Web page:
Revealing and attenuating the electrostatic properties of tubulin and its polymers
microtubules, tubulin, surface charge
Tubulin is an electrostatically negative protein that forms cylindrical polymers termed microtubules, which are crucial for a variety of intracellular roles. Exploiting the electrostatic behavior of tubulin and microtubules within functional microfluidic and optoelectronic devices is limited due to the lack of understanding of tubulin behavior as a function of solvent composition. This work displays the tunability of tubulin surface charge using dimethyl sulfoxide (DMSO) for the first time. Increasing the DMSO volume fractions leads to the lowering of tubulin's negative surface charge, eventually causing it to become positive in solutions >80% DMSO. As determined by electrophoretic mobility measurements, this change in surface charge is directionally reversible, i.e., permitting control between −1.5 and + 0.2 cm2 (V s)−1. When usually negative microtubules are exposed to these conditions, the positively charged tubulin forms tubulin sheets and aggregates, as revealed by an electrophoretic transport assay. Fluorescence-based experiments also indicate that tubulin sheets and aggregates colocalize with negatively charged g-C3N4 sheets while microtubules do not, further verifying the presence of a positive surface charge. This study illustrates that tubulin and its polymers, in addition to being mechanically robust, are also electrically tunable.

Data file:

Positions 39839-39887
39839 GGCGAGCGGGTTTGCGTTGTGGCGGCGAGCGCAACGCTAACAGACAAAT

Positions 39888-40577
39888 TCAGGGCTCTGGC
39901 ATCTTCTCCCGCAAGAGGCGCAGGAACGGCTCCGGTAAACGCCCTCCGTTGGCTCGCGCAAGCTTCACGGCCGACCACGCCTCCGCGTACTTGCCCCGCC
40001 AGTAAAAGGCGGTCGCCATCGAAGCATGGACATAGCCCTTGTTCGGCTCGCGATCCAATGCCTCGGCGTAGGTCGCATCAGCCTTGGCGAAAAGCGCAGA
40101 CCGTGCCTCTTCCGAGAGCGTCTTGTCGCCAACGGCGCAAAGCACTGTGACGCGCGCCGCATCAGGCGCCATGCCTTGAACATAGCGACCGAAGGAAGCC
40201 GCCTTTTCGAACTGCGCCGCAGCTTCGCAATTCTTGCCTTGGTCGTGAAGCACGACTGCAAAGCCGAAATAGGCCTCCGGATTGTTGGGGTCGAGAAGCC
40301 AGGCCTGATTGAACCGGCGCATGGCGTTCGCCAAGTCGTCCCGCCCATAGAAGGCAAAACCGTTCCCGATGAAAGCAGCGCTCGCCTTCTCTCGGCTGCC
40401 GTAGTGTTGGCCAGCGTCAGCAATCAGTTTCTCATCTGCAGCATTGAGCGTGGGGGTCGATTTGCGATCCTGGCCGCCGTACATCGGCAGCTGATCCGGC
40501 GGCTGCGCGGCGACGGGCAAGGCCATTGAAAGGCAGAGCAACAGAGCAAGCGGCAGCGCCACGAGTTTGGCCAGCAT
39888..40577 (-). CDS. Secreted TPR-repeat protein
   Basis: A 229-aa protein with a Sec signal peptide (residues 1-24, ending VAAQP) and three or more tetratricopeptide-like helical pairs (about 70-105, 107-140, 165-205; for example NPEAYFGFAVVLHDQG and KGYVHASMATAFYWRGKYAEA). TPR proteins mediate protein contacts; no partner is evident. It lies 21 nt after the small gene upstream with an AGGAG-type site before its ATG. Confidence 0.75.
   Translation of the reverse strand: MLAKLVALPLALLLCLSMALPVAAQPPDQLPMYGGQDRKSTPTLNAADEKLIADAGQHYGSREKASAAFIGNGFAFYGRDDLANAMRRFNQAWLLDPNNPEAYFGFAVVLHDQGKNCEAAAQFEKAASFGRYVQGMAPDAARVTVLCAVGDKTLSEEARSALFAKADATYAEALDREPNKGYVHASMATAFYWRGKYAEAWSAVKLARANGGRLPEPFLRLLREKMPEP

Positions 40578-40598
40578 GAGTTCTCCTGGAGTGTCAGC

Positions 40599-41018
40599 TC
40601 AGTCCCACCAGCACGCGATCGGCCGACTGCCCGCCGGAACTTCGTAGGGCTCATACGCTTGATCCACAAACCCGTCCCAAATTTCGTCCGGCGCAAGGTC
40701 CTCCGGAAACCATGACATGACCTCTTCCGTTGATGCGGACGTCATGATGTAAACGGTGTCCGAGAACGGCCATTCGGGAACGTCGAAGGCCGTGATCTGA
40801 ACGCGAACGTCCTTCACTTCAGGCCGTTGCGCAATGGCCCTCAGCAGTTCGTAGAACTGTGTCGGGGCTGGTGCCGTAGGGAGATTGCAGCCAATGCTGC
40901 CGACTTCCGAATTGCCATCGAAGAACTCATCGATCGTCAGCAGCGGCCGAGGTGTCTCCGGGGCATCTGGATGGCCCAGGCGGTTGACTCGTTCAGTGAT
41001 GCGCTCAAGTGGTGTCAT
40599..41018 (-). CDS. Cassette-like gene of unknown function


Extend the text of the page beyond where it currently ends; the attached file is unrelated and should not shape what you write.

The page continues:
Aarat P Kalra, Sahil D Patel, Boden B Eakins, Saralyn Riddell, Pawan Kumar, Philip Winter, Jordane Preto, Kris W Carlson, John D Lewis, Vahid Rezania, Jack A Tuszyński, Karthik Shankar, Revealing and Attenuating the Electrostatic Properties of Tubulin and its Polymers, Small 17 (1), 2003560 (2021) DOI: 10.1002/smll.202003560
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